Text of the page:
FS P1 Ex1

Great news!  This contestant has a great chance to land on the $5,000 space without altering their spin speed at all.  So, let’s assume our hypothetical contestant nailed the middle of the $5,000 wedge, guesses a correct letter and is ready to spin again… now for some potential trouble though for their next spin.

FS P1 Ex2

For the contestant’s second spin, we see that there is a slight chance to land on the Lose a Turn (LaT) wedge.  Oh no!  Most contestants would spin the wheel as normal – potentially hitting the LaT wedge without paying attention to wheel position.  We definitely can’t risk losing our turn using the Force Spinning strategy!  Fear not, Force Spinning will keep their turn alive – savvy Game Show Strategy readers would know that we need to alter the spin speed to avoid a potential LaT pitfall.

So, it is in the contestant’s best interest to spin slightly stronger than their average spin speed to avoid the LaT wedge and place their flipper safely near the $600 or $5,000 cash wedges.  That’s right, using Force Spinning can not only keep your turn alive, but also give you another shot at landing on a big money wedge.  Alternatively, the contestant could simply reduce their spin speed to avoid the LaT wedge – eliminating the chance for a $5,000 wedge hit, but safely avoiding an accidental LaT or Bankrupt hit.

FS P1 Ex3

Applying the same principles for aiming at a prize or high money wedge is definitely more glamorous and fun than pure failure avoidance (after all this is a Game Show!).  However, simply keeping control of the board (one of our favorite Jeopardy! terms), or puzzle in this case, is one of the most critical aspects to a dominant appearance on Wheel (we will have a future entry on the value of wheel control, but in the meantime, just trust us – it’s important!).  Avoiding those spaces where you may lose control will allow for the player to do what they have been practicing the best – guess letters and solve puzzles.  After all, that’s what you’ve been training your whole life to do!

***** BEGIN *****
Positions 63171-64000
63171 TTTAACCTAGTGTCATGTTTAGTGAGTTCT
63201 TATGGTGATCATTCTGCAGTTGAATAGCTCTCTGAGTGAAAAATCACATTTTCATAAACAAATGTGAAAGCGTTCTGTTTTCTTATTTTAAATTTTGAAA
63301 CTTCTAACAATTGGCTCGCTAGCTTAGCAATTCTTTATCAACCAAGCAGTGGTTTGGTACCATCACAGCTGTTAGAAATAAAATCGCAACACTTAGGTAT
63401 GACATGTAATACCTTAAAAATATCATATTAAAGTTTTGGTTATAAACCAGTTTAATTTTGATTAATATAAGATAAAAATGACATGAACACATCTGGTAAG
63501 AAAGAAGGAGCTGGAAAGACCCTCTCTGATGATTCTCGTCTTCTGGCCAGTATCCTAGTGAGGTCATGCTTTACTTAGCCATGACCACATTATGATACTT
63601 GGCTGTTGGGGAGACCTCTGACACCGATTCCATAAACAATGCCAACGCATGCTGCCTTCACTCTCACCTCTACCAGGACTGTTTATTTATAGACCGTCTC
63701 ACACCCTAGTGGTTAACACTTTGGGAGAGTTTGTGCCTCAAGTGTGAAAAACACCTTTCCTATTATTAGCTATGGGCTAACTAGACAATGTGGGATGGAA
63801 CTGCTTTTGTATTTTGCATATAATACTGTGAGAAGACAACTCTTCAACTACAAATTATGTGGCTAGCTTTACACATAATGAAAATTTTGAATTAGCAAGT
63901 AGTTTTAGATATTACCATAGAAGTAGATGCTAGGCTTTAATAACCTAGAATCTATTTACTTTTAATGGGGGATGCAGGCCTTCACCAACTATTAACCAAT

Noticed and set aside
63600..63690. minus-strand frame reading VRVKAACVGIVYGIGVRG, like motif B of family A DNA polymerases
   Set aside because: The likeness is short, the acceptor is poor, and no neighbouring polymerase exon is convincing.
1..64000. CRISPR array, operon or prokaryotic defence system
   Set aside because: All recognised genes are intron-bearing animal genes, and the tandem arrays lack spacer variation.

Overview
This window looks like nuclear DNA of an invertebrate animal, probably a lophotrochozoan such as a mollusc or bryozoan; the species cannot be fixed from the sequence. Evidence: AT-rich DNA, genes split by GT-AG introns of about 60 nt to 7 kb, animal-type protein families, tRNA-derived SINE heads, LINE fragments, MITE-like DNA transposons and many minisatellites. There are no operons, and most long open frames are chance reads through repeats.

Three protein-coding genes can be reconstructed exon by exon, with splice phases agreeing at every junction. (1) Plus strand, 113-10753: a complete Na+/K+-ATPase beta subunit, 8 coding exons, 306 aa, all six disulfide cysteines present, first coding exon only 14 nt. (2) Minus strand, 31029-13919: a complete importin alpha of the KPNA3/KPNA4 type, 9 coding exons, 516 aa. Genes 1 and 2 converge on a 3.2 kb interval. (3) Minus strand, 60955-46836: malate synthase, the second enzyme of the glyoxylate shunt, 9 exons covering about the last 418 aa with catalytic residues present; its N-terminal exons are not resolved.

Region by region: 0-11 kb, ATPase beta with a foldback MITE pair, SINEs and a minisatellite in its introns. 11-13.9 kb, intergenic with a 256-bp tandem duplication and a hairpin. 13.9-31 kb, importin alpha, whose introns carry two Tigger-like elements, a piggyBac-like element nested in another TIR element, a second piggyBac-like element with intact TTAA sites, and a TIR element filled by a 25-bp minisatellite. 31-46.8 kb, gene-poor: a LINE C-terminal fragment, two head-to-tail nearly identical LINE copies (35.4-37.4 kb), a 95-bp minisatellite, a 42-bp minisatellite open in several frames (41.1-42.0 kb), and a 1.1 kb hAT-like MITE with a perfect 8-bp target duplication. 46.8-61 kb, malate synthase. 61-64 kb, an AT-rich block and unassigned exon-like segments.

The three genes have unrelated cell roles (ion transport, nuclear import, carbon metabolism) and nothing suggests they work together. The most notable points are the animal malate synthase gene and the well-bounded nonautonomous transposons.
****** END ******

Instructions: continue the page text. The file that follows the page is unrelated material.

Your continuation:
Next time you watch Wheel of Fortune, note how each contestant spins for your own personal practice – you’ll be able to predict where their next spin will land, based on their average spin results.  And since most contestants just “spin the wheel” aimlessly, their spin speed generally is consistent.  Think about what you would do with this knowledge – how would you spin differently to avoid certain bad wedges, or aim for high dollar or special prize wedges.  And most of all, think about how you could win using this strategy.

Come back soon for our Force Spinning Part II on finding your average spin speed and the day of taping experience!